Additionally, I think the Hurricanes should win this series rather comfortably. In order to avoid laying -250 on them to win the series, I’d look towards the series spread line. Carolina to win by -1.5 games currently sits at -130. I’d be surprised if Carolina needed seven games to get by the Predators in this showdown.
Matt Russell: Colorado Avalanche to win in regulation (-150) vs. St. Louis Blues & Avs -1.5 Games (-200) vs. Blues
My “Let’s Do That Hockey” model, as heard on “THE WINDOW: Sports Betting Podcast,” grades the Blues as 7% below-average during 5-on-5 play, while the Avalanche are 19.5% above-average in the West Division. The reasons behind these ratings are spelled out below:
|High-Danger Chances For 5v5||370||517|
|High-Danger Chances Against 5v5||473||363|
|High-Danger Conversion Rate 5v5||15.6%||12.7%|
|High-Danger Goals 5v5||58||66|
|Expected Goals Share 5v5||46.09%||59.6%|
|Power Play %||23.2%||22.7%|
|Penalty Kill %||77.8%||83.1%|
|Starting Goaltender GSAA/60 min.||.059||.364|
The model’s ratings for the two teams translate to the Avalanche winning any given game at an average of 76% percent of the time. That translates to a true moneyline of -318 a game at a neutral site. With a small adjustment for home-ice advantage, that number only goes up.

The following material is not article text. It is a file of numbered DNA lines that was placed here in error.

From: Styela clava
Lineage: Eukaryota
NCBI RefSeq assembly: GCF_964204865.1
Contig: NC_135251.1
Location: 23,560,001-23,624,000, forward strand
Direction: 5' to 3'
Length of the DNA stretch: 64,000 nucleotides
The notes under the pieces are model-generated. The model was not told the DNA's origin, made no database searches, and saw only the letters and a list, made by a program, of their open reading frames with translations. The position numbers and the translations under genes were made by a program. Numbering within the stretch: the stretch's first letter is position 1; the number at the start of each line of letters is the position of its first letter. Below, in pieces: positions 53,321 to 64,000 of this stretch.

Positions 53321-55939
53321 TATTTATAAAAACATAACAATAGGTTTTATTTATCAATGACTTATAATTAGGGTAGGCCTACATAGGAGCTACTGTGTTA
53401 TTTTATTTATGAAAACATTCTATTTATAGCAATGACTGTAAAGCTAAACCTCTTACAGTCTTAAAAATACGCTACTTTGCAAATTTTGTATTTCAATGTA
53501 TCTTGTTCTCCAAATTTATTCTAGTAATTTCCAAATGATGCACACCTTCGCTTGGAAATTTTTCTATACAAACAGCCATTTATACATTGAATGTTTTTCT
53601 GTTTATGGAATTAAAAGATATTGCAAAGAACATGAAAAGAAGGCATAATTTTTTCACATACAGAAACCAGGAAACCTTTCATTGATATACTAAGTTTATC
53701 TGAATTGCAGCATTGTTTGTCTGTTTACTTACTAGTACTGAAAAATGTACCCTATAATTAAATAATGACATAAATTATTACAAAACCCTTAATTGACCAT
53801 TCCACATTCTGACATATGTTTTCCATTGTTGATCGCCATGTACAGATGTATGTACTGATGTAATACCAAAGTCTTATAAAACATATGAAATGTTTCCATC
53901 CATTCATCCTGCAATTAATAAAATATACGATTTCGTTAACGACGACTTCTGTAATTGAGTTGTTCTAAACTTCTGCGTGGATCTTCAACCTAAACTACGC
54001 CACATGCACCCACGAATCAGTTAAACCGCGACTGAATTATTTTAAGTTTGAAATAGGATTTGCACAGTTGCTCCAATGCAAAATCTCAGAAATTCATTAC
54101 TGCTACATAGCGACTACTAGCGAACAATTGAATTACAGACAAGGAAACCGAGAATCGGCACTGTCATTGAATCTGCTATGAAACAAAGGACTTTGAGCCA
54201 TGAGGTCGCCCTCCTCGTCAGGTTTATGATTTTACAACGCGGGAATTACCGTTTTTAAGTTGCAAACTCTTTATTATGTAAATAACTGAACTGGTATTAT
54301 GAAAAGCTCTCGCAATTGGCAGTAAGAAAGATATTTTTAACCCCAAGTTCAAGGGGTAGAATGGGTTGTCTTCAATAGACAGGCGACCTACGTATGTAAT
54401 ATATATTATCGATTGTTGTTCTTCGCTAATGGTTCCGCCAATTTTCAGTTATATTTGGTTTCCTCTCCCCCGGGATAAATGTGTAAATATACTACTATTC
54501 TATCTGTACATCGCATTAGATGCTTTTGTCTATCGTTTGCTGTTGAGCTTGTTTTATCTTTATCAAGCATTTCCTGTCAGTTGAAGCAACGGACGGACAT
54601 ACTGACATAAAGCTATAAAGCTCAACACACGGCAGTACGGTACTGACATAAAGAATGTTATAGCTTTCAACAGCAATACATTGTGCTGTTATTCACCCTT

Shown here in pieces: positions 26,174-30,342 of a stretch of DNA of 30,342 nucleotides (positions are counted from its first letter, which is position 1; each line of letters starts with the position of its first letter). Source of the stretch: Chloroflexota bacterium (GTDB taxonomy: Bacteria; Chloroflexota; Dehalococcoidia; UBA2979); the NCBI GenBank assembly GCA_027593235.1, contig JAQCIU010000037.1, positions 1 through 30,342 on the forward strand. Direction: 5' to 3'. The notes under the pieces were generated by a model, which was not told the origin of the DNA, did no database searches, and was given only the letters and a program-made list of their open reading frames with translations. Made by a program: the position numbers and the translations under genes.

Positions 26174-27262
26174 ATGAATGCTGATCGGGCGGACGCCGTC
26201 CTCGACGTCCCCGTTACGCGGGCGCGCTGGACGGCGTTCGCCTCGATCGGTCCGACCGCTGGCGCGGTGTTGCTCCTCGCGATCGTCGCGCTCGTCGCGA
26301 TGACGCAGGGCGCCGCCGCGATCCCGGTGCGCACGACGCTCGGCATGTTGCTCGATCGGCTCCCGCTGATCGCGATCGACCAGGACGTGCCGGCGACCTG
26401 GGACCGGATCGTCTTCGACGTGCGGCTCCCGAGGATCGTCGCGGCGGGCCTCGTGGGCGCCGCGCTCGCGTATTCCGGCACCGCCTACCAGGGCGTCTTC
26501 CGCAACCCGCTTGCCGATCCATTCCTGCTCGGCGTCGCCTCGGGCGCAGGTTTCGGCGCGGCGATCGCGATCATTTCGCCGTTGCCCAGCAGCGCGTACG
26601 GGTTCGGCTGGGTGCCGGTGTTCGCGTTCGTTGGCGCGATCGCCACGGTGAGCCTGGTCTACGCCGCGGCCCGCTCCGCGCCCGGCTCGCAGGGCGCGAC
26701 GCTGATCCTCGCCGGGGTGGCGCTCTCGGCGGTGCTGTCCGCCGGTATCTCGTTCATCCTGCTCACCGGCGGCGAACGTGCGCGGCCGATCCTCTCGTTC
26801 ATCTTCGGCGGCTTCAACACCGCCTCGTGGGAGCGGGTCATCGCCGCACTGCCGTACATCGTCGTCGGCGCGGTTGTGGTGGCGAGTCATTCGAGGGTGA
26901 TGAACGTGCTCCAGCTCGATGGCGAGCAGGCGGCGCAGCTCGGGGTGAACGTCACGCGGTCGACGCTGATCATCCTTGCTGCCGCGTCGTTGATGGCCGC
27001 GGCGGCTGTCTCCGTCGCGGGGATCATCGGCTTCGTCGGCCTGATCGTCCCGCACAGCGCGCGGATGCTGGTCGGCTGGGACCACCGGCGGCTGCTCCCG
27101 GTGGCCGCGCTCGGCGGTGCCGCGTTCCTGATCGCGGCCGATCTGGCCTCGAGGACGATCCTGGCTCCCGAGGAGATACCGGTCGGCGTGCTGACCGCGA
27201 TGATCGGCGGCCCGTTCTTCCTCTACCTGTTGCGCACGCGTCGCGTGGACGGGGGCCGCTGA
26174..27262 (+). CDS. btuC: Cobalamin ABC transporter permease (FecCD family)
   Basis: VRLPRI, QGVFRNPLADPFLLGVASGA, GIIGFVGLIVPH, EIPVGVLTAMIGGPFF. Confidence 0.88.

With the Avalanche favored in this game at -250, there’s actually a little value left on them, likely due to the brand name element that the Blues bring to the table.
That price is still a lot to lay for some, so as an alternative you can play this a couple of different ways. The long way is betting the Avalanche to win the series in six or fewer games via the -1.5 game series line at -200, which gives you a little wiggle room should the Blues pull off a surprise in Game 1
The shorter way to play this game is to take the Avs to win in regulation at a more palatable -150 price on PointsBet.